There was a picture of the night sky with a twinkling something at the center, a photo with a kind of sublime beauty.
“This is a spy satellite that hovers over Europe and sucks up everyone’s information from their cell phone,” Paglen said, squashing my previous thought.
Elsewhere, there was a list of nonsensical phrases, running in white lights down an LED screen.
“This is the found poetry of thousands and thousands of code names that have been picked up from the Snowden cables,” Paglen said.
Then there was a glass cube, inside of which was an installation, some computer hardware laid bare and open, the motherboards connected via wires and covered in widgets and knobs. It was running a Tor network in the gallery.
“If you look on your phones and you go to your wifi, you’ll notice that there’s a network called Autonomy Cube,” he said as he looked at his phone and went on his wifi. He connected to the network called Autonomy Cube.
“Tor has a way of anonymizing content,” he said. “It was originally built so spies could read newspapers and not get the IP addresses traced back to, like, Langley or something. Now it’s used so, like, Iranian dissidents can communicate with the outside world and circumvent state censorship. Places like Turkey, China, Russia—actually, Putin has a bounty on Tor; he’s offered a million dollars to someone who can, like, kill it.”
He also acknowledged that Tor could enable the protection of terrorist actions, keeping them out of sight.
“There’s a lot of people in law enforcement who get angry about Tor, but Tor has saved thousands of lives,” he said. “If you’re in Uganda or Iran and you’re queer and you want to find out what that’s about and connect with the rest of the world, if you just use the standard Internet, very bad things can happen. You know, you could get tortured and killed, things like that.”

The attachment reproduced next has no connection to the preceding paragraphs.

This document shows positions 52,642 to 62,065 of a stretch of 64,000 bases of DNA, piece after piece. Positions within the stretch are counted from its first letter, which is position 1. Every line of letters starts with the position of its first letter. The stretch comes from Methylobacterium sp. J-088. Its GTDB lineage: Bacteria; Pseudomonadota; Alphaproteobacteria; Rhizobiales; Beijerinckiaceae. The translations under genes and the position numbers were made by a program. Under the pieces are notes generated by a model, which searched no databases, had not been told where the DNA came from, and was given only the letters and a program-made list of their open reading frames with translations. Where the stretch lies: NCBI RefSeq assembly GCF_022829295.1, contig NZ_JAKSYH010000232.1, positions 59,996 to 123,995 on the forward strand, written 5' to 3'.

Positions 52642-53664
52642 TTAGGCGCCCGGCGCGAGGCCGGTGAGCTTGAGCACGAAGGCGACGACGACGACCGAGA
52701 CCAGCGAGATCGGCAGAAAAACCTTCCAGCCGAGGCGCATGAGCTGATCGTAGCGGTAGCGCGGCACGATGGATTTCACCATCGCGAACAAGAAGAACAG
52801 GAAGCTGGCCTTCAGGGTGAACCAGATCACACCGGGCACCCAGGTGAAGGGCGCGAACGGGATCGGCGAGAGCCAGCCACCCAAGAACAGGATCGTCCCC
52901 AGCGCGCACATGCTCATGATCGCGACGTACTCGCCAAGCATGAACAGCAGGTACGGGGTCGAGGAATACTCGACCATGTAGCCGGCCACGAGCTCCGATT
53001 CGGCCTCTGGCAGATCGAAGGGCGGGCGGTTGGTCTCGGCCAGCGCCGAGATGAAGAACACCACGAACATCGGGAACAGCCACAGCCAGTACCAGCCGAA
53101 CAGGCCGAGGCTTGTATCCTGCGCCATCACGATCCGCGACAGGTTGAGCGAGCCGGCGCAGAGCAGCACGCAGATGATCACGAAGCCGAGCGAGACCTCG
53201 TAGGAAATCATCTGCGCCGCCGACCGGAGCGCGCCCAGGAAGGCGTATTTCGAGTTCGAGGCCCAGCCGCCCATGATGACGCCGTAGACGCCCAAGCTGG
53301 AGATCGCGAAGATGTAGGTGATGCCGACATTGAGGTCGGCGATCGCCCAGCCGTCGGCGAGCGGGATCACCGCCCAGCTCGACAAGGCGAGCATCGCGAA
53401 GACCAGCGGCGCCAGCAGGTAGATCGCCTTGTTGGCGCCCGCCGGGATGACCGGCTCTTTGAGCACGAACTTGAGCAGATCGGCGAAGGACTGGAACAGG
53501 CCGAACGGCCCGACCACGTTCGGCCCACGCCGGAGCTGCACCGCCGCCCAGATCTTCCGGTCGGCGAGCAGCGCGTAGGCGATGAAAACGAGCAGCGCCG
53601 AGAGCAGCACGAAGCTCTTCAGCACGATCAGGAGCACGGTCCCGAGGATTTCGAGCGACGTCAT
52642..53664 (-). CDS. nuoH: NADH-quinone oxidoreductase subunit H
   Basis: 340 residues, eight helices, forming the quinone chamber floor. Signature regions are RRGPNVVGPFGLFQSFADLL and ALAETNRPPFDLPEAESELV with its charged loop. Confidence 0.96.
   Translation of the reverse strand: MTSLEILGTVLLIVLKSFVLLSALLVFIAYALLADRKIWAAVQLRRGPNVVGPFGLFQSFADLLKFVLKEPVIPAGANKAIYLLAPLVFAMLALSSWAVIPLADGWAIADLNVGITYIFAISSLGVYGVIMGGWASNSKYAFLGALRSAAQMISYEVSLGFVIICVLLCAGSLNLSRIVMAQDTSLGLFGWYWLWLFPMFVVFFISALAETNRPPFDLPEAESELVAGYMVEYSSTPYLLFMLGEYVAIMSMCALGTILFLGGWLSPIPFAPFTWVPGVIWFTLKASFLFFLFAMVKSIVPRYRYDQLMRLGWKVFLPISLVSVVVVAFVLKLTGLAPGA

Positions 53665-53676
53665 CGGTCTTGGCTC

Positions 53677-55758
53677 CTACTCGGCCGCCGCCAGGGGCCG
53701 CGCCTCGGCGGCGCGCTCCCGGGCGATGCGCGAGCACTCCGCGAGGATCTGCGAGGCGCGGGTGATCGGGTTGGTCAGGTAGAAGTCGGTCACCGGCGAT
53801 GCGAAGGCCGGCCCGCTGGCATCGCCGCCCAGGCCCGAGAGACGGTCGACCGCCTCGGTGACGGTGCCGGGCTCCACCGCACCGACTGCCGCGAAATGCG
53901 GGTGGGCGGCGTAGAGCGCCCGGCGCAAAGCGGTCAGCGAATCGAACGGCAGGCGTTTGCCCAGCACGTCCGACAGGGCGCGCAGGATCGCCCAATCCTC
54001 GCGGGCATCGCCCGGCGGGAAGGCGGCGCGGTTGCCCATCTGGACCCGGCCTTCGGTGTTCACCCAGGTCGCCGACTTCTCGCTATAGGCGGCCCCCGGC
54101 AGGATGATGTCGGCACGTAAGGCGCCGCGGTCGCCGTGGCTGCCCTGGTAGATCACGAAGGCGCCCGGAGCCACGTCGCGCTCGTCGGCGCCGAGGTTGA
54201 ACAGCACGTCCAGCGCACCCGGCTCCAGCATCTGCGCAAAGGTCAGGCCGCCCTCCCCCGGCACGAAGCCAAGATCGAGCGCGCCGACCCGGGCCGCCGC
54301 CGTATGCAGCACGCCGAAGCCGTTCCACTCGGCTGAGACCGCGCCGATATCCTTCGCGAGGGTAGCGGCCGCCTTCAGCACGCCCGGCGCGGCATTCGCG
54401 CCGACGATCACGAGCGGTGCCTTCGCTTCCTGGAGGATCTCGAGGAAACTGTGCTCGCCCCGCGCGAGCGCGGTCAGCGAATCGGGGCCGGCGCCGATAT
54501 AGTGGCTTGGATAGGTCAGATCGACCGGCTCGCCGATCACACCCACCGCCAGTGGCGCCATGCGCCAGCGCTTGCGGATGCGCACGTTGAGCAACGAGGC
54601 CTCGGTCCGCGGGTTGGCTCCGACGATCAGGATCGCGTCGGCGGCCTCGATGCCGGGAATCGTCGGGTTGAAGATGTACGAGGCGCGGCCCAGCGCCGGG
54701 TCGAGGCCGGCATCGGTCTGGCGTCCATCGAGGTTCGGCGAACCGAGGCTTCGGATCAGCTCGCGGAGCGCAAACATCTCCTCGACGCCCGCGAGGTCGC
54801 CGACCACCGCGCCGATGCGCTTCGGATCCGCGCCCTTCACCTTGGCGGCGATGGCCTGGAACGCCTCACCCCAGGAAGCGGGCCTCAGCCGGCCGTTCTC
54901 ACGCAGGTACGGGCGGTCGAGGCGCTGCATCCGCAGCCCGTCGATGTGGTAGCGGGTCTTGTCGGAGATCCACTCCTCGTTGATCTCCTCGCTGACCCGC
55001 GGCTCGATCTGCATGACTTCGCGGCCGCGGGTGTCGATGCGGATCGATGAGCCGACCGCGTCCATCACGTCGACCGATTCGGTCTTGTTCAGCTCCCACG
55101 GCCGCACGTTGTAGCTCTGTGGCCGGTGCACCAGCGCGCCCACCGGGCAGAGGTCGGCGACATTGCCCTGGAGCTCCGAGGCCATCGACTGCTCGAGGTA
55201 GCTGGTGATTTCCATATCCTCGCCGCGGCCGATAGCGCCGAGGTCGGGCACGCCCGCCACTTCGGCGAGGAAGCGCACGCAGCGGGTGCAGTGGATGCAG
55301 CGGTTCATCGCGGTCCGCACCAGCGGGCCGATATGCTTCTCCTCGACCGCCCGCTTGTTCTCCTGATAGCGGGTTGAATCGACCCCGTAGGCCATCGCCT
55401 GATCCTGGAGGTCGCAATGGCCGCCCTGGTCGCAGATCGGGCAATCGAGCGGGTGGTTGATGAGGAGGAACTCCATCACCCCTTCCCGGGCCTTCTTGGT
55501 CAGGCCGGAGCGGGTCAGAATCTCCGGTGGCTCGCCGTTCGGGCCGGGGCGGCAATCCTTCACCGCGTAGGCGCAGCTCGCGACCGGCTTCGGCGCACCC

Paglen bent down to look at his work close up, to admire it.
“Obviously it’s a sculpture, but it’s also an intervention into the infrastructure of the institution that hosts it,” he said. “What would a more civic-minded version of the Internet look like? What could the Internet look like if the Internet hadn’t been turned into the greatest means of mass surveillance in the history of humanity?”
After we walked through the screening room where a video work was installed—landscapes that he made for Citizenfour that got cut, he said—I asked if there was an urgency to his work that sets it apart from other shows in Chelsea.
“I feel that urgency,” he said, again speaking right into my tracking device. “But art is a big bunch of things. Art is a big tent that can include all kinds of different practices and all kinds of different things.”
His next project will address an even more immediate incursion of surveillance into the art world: the unfortunate reality that the government also spies on us while we’re looking at art in museums and galleries, records the kinds of things we like, and turns our tastes into data.
“More and more museums are installing these biometric kinds of demographic surveillance systems—beacons and facial recognition stuff—and, like, trying to figure out what kind of artworks people are paying attention to,” he said. “Museums, we can imagine them being like libraries—the point is that you can take out any kind of book that you want, and the police can’t see what kind of books you check out.”
I asked if this was actually happening, and he said yes, dead serious. They’re watching us in museums.
“Maybe museums could be these little bubbles in this landscape that is more and more surveilled—like, these little oases from that,” he said. “It’s been installed in a few museums already, but we don’t have to go there. We’re all going in this direction of demographic surveillance without really thinking about it, but if we could imagine an alternative,” he trailed off. “That is a conversation you can have right now, and you can have it right now because it hasn’t quite happened yet.”